CheckedUp debuted its bespoke Virtual Visits platform, designed to ease the telemedicine transition for specialty-care practices and their patients, in late April. Outcome Health’s Virtual Waiting Room, offering up marketing and educational content to replace the “please wait” screen at the start of telehealth consults, followed at the end of May. PatientPoint came to market two weeks later with Point of Care Anywhere, showcasing education and brand messaging at various junctures during the telehealth visit.

As for the point-of-care print players, they adjusted to a reality in which their time-tested waiting- and exam-room handouts were suddenly – and, in retrospect, a bit unfairly – deemed radioactive. Meredith’s Targeted Media Health and CoverWrap Communications (which partners with Condé Nast, Hearst, Meredith and other magazine publishers on cover-wrap ad programs) asked readers to take home anything they touch. Remedy Health Media served up sealed printed materials that, in theory, allayed the fears of would-be perusers.

Health Monitor Network mailed its education guides directly to individuals in its condition-specific patient database. InStep Health, formerly known as RxEDGE Media Network, added QR codes to its in-office information, which allowed interested parties to access the material without physically touching it.

Mesmerize took a different approach, focusing its pivot more on the company’s human resources than its technological ones. It recast members of its field teams as customer-service reps and charged them with contacting client offices and offering assistance as needed. Many took Mesmerize up on that offer in the early weeks of the pandemic, especially for trusted COVID-19-related content (from the Centers for Disease Control, the Ad Council and others) to be displayed on digital wallboards.

“As it turns out, we were in close contact with physician offices at least as often as we were previously, and probably more,” Mait notes.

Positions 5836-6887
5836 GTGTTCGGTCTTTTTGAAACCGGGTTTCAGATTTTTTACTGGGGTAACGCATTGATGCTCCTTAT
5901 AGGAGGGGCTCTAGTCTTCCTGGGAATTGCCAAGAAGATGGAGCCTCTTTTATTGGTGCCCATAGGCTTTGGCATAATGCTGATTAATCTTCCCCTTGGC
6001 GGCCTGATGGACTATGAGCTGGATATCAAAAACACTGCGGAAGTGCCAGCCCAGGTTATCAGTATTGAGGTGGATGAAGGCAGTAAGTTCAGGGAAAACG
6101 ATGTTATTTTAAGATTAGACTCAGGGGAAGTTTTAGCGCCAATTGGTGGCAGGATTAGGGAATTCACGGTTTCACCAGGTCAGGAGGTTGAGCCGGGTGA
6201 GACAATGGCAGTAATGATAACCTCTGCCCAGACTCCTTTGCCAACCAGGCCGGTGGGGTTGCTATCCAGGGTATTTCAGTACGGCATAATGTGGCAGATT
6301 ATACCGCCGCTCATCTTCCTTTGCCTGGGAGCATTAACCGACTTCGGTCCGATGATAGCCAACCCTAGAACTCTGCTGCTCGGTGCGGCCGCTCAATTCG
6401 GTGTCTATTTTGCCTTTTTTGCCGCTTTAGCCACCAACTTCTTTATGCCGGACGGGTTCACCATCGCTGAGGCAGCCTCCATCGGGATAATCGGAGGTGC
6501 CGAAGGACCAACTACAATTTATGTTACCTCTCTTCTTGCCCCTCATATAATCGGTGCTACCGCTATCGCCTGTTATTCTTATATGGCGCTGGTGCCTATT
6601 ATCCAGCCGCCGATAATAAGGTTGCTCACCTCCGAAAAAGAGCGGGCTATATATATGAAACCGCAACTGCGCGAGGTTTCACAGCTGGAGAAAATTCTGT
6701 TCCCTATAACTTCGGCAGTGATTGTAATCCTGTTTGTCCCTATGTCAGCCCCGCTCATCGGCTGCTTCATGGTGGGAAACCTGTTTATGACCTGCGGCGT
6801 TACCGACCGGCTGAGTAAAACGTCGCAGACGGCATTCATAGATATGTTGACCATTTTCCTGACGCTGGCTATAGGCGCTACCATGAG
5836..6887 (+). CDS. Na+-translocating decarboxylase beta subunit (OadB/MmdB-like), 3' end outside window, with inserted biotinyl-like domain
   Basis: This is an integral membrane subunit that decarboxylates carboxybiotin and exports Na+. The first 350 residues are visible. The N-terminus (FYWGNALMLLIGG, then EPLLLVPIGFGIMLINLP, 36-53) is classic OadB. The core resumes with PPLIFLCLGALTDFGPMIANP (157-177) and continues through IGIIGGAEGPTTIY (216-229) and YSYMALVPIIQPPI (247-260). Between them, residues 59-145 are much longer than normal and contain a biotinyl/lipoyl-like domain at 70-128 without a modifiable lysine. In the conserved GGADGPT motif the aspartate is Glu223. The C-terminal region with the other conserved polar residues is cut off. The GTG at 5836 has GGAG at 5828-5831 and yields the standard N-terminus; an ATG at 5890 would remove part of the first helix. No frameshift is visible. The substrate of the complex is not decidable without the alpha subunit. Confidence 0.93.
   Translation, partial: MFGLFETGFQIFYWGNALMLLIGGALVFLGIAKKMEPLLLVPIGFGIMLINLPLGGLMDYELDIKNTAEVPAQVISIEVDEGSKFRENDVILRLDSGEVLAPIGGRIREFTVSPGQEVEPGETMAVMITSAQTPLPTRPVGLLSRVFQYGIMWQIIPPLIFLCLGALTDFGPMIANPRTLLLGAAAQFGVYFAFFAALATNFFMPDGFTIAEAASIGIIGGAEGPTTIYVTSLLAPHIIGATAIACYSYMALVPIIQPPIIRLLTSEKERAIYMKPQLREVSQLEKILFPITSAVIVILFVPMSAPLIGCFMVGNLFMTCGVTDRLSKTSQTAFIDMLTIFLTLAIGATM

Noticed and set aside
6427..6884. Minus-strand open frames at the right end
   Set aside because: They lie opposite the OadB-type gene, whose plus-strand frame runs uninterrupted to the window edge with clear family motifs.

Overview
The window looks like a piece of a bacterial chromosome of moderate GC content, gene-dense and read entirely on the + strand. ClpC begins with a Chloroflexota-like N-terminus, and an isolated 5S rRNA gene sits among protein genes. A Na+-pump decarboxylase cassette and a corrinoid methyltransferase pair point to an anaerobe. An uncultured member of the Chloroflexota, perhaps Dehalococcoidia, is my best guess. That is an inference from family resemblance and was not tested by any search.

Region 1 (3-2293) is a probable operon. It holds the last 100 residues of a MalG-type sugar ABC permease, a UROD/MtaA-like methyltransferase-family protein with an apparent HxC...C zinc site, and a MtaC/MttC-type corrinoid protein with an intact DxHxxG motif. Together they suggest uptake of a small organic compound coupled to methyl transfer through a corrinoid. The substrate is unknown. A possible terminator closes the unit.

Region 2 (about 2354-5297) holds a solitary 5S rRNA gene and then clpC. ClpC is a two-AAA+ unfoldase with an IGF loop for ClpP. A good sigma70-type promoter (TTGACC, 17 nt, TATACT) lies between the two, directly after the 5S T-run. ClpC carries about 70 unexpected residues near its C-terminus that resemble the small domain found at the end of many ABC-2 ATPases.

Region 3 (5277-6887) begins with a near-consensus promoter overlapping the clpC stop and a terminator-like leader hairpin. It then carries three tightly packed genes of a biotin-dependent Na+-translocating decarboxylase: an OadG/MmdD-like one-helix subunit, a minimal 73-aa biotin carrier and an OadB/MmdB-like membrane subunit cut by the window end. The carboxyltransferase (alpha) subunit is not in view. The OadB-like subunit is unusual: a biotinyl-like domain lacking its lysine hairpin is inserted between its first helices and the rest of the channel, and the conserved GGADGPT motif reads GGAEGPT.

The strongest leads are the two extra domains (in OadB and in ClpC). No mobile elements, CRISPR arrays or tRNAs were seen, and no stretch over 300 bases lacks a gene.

That close contact has become more the rule than the exception as the country slowly – and, depending on who you ask, haphazardly – reopens. Many physician’s offices are approaching their pre-pandemic patient volume, even as they have been forced to alter workflows and layouts to accommodate the continued need for social distancing.

“Clearly there’s pent-up demand for appointments,” says Goethals. He notes that this is a very encouraging development for CheckedUp and its clients, though perhaps not for him personally: “My dermatologist can’t see me until September 21.”

Point-of-care leaders aren’t approaching the reopening process with anything resembling bravado. They recognize the challenges in front of them and say they’re doing everything in their power to help coronavirus- and recession-battered practices resume regular operations. “The doctor’s office remains vital to the health and wellness of patients and society as a whole,” Mait says. “That’s where the focus is for everyone.”

But to a person, those execs believe the lessons learned and the pivots executed during the first three months of the pandemic set up the point-of-care channel for a brighter future. Central to those assessments is the inroads many of the space’s players made into telemedicine, which itself had its coming-out party during the first half of the year.

Dr. Adnaan Sheriff, a physician who works in a primary-care practice located in Amherst, New York, describes the last few months as “an eye-opener” in terms of how HCPs can use technology. He doesn’t believe that telehealth will retain all of its COVID-era gains, because insurance companies still reimburse for virtual visits at lower rates than they do in-person ones. But he believes a point-of-care mix that incorporates numerous elements of telemedicine will benefit physicians and patients alike.

“With telehealth, it was a sink-or-swim situation for us. What we’ve learned will improve the overall level of care,” Sheriff says, pointing to its expanded use in follow-ups around mental health, diabetes and musculo-skeletal injuries.

As a result, Sheriff and his office peers no longer view “regular” visits and telehealth consults through an either/or lens. The practice will continue to use PatientPoint’s Point of Care Anywhere platform for telehealth and the company’s Interact platform in its exam rooms.

Indeed, such platforms could prove even more useful as patients continue to return to physician’s offices. Over the next year, the waiting room for many practices is as likely to be the patient’s car as it is the waiting room itself. Companies that make it easy for doctors to efficiently transition to virtual points of care, either independent of in-person visits or in conjunction with them, could find themselves top-of-mind options – both for HCPs and the brand marketers who crave more (virtual) face time with them and their patients.

Which means that, somewhat counterintuitively, the COVID-19 pandemic might be remembered by point-of-care devotees as a triggering incident, one that forced change on a business that has historically been hesitant to embrace it. “One of the things we’ve learned is that we have to build products much more flexibly, so that they can accommodate all patient behaviors and patient-flow processes,” Collette says. “You have to adapt. Don’t try to change the wind; just adjust your sails.”